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Owens v. Colvin

United States District Court, W.D. Virginia, Abingdon Division

May 22, 2014


Ginger J. Largen, Morefield & Largen, P.L.C., Abingdon, Virginia, for Plaintiff.

Nora Koch, Acting Regional Chief Counsel, Region III, Jillian Quick, Assistant Regional Counsel, and Antonia M. Pfeffer, Special Assistant United States Attorney, Office of the General Counsel, Social Security Administration, Philadelphia, Pennsylvania, for Defendant.


JAMES P. JONES, District Judge.

In this social security case, I affirm the final decision of the Commissioner.


The plaintiff Crystal Gail Owens filed this action challenging the final decision of the Commissioner of Social Security (the "Commissioner") denying her claim for disability insurance benefits ("DIB") under Title II of the Social Security Act ("Act"), 42 U.S.C.A. § 401-434 (West 2011 & Supp. 2013). Jurisdiction of this court exists under 42 U.S.C.A. § 405(g).

Owens filed an application with the Commissioner for DIB on March 3, 2011. After preliminary denials of her claim, she obtained a hearing before an administrative law judge ("ALJ") on February 20, 2013, at which Owens was represented by counsel and during which Owens testified along with a vocational expert, Cathy Sanders. On March 12, 2013, the ALJ issued a written decision finding that Owens was not disabled within the meaning of the Act. Owens requested review by the Social Security Administration's Appeals Council. The Appeals Council denied request for review on September 26, 2013, thereby making the ALJ's decision the final decision of the Commissioner. Owens then filed this action seeking judicial review of the Commissioner's decision.

The parties have filed cross motions for summary judgment, which have been briefed. Oral argument was held on May 14, 2014. The case is thus ripe for decision.


The plaintiff was 38 years old at the time of the hearing before the ALJ. She has a high school education with some college training in accounting. She was working as a cashier in April of 2010 when she became ill and was discovered to have coronary blockage and underwent heart bypass surgery. She has not worked since then, although at a post-operative examination by a cardiologist in August of 2012 she was found to be stable with no further evaluation necessary. (R. at 518-20.)[1] At the hearing before the ALJ her attorney asserted that the basis for her claimed disability was fibromyalgia.[2] It is contended by the plaintiff in this action that the ALJ erred in giving little weight to the opinions in this regard by Jennifer L. Quesinberry, M.D., Owens' primary care physician. In addition, it is argued that the ALJ erred by failing to evaluate the cumulative effect of all of Owens' impairments.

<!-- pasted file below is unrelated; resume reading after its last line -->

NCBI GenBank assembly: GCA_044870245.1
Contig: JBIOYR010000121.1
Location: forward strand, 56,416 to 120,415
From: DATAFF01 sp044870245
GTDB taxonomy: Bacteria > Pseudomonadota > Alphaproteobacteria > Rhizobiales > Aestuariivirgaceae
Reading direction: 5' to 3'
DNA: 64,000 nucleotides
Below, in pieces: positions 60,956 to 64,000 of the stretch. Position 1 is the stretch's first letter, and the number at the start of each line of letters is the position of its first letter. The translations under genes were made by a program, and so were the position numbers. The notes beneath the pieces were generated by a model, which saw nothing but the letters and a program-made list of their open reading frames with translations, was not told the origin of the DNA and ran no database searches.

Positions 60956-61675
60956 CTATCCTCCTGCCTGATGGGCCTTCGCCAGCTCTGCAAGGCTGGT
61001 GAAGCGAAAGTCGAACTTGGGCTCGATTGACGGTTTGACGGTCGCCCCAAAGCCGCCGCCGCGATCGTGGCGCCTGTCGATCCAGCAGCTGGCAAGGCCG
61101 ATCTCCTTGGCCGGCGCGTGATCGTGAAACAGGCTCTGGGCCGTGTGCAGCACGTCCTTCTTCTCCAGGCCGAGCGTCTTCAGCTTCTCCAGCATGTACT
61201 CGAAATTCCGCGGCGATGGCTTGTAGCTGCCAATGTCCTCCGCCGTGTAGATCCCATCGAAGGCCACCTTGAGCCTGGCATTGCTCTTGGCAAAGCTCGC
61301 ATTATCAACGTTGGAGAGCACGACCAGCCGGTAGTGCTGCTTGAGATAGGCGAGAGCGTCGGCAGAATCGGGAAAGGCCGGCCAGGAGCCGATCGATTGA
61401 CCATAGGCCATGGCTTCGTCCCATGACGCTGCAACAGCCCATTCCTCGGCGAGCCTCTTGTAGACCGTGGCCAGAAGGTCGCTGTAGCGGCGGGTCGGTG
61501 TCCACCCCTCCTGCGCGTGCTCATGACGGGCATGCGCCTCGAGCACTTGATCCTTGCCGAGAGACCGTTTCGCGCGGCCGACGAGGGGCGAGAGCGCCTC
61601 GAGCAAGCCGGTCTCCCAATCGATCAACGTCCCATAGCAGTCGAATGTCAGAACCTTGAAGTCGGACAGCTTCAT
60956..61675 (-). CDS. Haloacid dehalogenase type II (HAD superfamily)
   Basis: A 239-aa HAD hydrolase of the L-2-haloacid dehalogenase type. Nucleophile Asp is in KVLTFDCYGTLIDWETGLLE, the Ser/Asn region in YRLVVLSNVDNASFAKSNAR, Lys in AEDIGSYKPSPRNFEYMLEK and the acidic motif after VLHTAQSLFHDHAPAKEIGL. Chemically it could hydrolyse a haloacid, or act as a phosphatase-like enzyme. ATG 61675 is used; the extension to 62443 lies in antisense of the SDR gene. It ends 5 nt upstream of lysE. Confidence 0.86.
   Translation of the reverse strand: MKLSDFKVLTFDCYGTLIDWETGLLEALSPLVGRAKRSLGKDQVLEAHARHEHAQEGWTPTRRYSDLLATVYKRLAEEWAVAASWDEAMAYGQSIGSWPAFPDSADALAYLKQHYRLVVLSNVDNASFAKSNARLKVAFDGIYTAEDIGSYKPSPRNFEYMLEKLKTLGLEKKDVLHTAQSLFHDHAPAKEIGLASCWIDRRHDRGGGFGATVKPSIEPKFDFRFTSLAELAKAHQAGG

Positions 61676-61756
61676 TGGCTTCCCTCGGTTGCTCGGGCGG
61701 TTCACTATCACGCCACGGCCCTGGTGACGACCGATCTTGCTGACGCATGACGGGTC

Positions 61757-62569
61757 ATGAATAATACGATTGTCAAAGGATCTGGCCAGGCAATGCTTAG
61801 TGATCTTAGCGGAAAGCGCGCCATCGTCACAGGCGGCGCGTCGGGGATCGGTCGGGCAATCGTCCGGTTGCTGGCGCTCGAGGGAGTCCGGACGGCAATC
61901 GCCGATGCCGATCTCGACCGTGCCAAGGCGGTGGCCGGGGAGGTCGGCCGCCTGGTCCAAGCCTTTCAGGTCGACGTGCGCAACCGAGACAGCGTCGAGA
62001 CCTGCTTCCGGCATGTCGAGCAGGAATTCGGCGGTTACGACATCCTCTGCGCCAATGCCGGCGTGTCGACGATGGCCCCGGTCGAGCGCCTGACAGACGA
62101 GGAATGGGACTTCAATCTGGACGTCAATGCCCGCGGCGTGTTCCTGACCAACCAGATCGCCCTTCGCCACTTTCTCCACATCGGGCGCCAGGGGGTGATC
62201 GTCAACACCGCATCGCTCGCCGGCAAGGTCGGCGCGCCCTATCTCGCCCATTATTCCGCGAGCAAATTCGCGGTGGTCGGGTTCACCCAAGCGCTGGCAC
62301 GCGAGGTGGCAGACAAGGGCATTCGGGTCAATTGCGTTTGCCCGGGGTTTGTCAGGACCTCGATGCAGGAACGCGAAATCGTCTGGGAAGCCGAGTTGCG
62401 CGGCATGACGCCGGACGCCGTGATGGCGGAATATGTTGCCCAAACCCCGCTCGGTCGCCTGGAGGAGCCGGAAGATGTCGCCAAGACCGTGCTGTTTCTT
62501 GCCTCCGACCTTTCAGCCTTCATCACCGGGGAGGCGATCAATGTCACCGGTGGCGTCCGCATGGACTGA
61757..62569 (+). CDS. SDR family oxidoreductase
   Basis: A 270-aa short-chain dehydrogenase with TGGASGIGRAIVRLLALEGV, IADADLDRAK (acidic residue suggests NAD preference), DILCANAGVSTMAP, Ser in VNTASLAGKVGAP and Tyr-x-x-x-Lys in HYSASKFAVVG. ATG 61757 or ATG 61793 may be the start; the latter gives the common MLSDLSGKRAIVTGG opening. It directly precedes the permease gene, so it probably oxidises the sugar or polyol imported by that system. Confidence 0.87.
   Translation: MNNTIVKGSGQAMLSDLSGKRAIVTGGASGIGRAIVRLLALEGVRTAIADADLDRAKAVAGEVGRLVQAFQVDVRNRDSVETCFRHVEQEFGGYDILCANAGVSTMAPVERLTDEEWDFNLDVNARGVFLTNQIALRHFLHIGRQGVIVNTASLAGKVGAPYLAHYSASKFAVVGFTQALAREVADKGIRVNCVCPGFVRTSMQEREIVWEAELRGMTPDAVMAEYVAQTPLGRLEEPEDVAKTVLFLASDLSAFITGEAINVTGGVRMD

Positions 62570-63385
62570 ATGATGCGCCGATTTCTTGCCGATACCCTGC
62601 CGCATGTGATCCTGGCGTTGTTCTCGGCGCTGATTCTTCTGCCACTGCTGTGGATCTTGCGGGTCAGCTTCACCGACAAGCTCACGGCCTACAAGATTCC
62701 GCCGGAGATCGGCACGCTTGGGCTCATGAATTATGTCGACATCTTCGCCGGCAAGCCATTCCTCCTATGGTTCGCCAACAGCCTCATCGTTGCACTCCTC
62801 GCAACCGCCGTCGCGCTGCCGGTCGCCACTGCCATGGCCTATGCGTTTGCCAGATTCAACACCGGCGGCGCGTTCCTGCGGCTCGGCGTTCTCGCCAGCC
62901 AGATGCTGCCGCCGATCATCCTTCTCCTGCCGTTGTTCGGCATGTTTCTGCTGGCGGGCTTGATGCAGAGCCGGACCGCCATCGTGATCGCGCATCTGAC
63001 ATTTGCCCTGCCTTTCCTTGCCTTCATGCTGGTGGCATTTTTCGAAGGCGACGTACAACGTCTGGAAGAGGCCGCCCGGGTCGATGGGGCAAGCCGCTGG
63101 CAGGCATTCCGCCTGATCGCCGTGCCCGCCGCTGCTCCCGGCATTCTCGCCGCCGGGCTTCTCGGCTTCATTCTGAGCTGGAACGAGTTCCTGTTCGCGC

The plaintiff bears the burden of proving that she is under a disability. Blalock v. Richardson, 483 F.2d 773, 775 (4th Cir. 1972). The standard for disability is strict. The plaintiff must show that her "physical or mental impairment or impairments are of such severity that [she] is not only unable to do [her] previous work but cannot, considering [her] age, education, and work experience, engage in any other kind of substantial gainful work which exists in the national economy...." 42 U.S.C.A. § 423(d)(2)(A).

In assessing disability claims, the Commissioner applies a five-step sequential evaluation process. The Commissioner considers whether the claimant: (1) has worked during the alleged period of disability; (2) has a severe impairment; (3) has a condition that meets or equals the severity of a listed impairment; (4) could return to Owens past relevant work; and (5) if not, whether she could perform other work present in the national economy. See 20 C.F.R. § 404.1520(a)(4) (2013). The fourth and fifth steps of the inquiry require an assessment of the claimant's residual functional capacity, which is then compared with the physical and mental demands of the claimant's past relevant work and of other work present in the national economy.

In accordance with the Act, I must uphold the Commissioner's findings if substantial evidence supports them and the findings were reached through the application of the correct legal standard. Craig v. Chater, 76 F.3d 585, 589 (4th Cir. 1996). Substantial evidence means "such relevant evidence as a reasonable mind might accept as adequate to support a conclusion." Richardson v. Perales, 402 U.S. 389, 401 (1971) (internal quotation marks and citation omitted). Substantial evidence is "more than a mere scintilla of evidence but may be somewhat less than a preponderance." Laws v. Celebrezze, 368 F.2d 640, 642 (4th Cir. 1966). It is the role of the ALJ to resolve evidentiary conflicts, including inconsistencies in the evidence. Seacrist v. ...

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